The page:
Hot on the wheels of the UCI Road World Championships in Yorkshire we're helping the competition to leave a lasting impact on cycling in England.
Hundreds of thousands of spectators lined the roads of Yorkshire for the eight-day festival of cycling that saw 11 rainbow jerseys won in front of a global TV audience of more than 250 million.
Building on the legacy left from the Tour de France Grand Depart in 2014, which includes the now annual Tour de Yorkshire races for both men and women, we're working with British Cycling to allocate £15 million of Government funding.
The biggest government investment into community cycling facilities the country has seen aims to the inspiring performances of the past week into people on bikes.
The Government funded scheme will be delivered by Sport England and British Cycling
The ‘Places to Ride’ fund has already led to the creation of the Doncaster Cycle Track – a 1km-long, traffic-free circuit that includes a cobbled climb – which played host to the starts of the men’s U-23 and junior women’s road races last week.
And with the fund still open for applications for both small (£1k-50K) and large (£50k-500k) scale grants, our chief executive Tim Hollingsworth hopes the championships can be a catalyst for cycling.
“Despite the extreme weather conditions over the weekend the excitement, crowded streets and spectacular racing of these world championships have clearly shown that cycling is one of our nation’s most popular sports with the potential to inspire many more people into regular activity,” he said.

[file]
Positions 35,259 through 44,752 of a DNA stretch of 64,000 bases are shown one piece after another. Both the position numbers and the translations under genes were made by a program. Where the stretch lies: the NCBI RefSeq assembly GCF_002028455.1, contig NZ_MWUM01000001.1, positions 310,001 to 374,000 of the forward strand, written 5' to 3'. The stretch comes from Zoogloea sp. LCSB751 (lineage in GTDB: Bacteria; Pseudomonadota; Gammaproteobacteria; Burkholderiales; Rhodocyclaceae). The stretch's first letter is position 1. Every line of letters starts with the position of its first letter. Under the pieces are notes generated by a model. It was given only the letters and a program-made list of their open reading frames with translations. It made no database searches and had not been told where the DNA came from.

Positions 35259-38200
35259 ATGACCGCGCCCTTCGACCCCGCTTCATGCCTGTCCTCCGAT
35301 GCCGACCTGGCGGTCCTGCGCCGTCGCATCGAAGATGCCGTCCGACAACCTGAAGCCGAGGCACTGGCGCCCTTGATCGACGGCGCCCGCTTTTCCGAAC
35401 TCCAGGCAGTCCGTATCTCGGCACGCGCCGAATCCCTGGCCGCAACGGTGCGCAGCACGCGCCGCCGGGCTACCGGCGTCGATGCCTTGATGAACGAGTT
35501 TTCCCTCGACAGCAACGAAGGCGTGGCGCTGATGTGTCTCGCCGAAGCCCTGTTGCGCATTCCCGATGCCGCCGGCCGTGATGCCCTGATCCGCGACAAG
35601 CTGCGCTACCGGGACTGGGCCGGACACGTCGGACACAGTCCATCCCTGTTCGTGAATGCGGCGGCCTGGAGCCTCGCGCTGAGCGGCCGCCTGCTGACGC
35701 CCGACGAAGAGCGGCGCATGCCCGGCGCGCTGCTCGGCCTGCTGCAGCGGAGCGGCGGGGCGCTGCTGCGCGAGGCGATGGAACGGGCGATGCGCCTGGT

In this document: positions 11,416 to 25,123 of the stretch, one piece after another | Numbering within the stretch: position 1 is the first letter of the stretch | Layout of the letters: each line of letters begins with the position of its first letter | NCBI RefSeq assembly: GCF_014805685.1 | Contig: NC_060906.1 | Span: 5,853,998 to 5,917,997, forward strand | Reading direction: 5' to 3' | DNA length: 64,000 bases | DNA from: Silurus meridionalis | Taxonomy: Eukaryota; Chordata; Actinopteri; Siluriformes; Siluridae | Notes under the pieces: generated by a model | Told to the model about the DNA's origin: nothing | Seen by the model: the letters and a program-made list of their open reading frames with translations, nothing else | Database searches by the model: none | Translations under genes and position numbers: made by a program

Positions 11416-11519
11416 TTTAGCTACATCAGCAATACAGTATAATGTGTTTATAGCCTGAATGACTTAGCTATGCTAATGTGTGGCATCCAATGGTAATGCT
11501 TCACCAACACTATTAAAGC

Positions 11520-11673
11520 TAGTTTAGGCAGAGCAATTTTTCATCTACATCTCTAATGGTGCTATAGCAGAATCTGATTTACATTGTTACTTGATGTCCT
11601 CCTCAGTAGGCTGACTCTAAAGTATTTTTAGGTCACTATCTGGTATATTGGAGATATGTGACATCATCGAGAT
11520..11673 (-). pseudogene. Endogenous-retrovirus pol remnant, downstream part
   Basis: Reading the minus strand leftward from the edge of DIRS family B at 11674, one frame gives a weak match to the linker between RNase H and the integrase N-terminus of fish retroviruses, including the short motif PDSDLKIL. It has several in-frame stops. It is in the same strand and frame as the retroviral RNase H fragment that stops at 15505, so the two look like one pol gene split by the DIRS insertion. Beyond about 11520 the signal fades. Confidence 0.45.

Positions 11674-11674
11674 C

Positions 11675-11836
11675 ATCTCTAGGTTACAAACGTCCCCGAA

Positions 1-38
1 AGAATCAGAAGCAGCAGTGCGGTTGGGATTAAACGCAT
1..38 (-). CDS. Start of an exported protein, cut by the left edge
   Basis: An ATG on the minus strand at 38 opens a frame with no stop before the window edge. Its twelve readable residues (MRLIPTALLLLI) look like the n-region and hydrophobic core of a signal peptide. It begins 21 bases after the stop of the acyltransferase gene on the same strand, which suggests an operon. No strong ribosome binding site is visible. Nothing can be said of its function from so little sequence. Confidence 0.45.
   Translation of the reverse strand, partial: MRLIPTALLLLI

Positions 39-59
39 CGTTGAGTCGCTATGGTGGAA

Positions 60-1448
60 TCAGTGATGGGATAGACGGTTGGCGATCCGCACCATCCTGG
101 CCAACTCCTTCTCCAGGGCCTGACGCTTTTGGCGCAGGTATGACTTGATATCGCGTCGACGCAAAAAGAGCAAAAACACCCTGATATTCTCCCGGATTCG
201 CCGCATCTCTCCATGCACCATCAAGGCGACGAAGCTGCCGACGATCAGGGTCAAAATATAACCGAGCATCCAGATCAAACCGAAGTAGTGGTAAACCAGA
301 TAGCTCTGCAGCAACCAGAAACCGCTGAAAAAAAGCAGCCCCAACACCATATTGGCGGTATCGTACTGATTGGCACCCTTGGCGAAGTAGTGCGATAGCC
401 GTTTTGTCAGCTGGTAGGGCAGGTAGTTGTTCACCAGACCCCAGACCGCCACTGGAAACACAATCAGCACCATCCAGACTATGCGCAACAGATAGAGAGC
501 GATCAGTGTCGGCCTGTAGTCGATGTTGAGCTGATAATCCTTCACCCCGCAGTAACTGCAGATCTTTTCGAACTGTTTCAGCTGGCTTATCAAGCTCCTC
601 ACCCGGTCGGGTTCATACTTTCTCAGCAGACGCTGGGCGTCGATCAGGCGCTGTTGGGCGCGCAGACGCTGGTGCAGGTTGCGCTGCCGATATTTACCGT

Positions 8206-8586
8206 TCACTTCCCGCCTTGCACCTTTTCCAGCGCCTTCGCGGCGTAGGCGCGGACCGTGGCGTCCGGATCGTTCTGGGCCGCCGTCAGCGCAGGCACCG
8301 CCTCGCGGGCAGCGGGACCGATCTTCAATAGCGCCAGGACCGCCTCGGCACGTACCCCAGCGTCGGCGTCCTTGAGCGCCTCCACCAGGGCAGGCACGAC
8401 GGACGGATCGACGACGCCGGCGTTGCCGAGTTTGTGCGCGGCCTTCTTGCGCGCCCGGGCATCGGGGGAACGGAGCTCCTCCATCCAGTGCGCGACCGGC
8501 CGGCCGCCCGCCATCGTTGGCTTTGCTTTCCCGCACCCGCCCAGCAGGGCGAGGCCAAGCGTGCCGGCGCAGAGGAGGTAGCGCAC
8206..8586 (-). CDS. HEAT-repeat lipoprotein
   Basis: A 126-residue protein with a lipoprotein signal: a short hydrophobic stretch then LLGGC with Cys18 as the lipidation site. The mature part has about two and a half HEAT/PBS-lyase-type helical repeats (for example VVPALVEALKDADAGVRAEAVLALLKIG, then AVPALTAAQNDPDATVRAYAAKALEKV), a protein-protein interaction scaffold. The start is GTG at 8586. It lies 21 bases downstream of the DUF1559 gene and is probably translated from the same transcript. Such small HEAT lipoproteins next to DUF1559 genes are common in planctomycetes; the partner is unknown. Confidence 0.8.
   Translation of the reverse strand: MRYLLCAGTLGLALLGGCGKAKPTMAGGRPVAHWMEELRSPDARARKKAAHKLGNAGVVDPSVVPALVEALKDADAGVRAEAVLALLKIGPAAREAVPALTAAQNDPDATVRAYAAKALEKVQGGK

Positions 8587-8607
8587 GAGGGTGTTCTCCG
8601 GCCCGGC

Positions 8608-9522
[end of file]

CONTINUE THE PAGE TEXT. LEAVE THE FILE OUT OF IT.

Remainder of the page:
“We are determined to turn this inspiration into action.
“That means providing more people with the opportunity to cycle in their communities in a safe and accessible space through the ‘Places to Ride’ scheme and breaking down barriers to entry with partnerships like that of This Girl Can and British Cycling’s HSBC UK Breeze campaign.
“We hope many more people go from watching the TV to riding in their local community after this dramatic sporting spectacle.”
The Doncaster Cycle Track alone is expected to provide 40,000 opportunities to ride during its first year, while Places to Ride has also already introduced virtual cycling technology into 60 care homes across England.
We are determined to turn this inspiration into action
Tim Hollingsworth, our chief executive
A unique partnership with Norwegian start-up Motitech has enabled older people – particularly those with dementia – to enjoy the benefits of physical activity and even saw care home residents able to compete in the ‘Road Worlds for Seniors’.
“We must make every effort to capitalise on the buzz of enthusiasm felt, not only in Yorkshire, but across the whole country,” said British Cycling chief executive Julie Harrington.
“We’re confident that with our HSBC UK Go Ride and HSBC UK Ready Set Ride programmes designed to help teach and develop children’s cycling skills, our unique partnership with Playing Out, alongside the new Places to Ride facilities programme, we can engage a new audience with cycling and ensure that our vision becomes a reality.”
Places to Ride is open for applications and will be delivered over the next two years with the aim of funding a range of community facilities for cycling – including things from large-scale multi-use venues, down to cycle trails in parks, BMX tracks and ‘learn to ride’ areas.
“It's important that we secure a real participation legacy,” said Minister for Sport Nigel Adams.
“Facilities like the new Doncaster Cycle Track will be the first of many to benefit from the Government’s £15 million investment to ensure this event helps grow the sport and inspires people of all ages and abilities to get active.”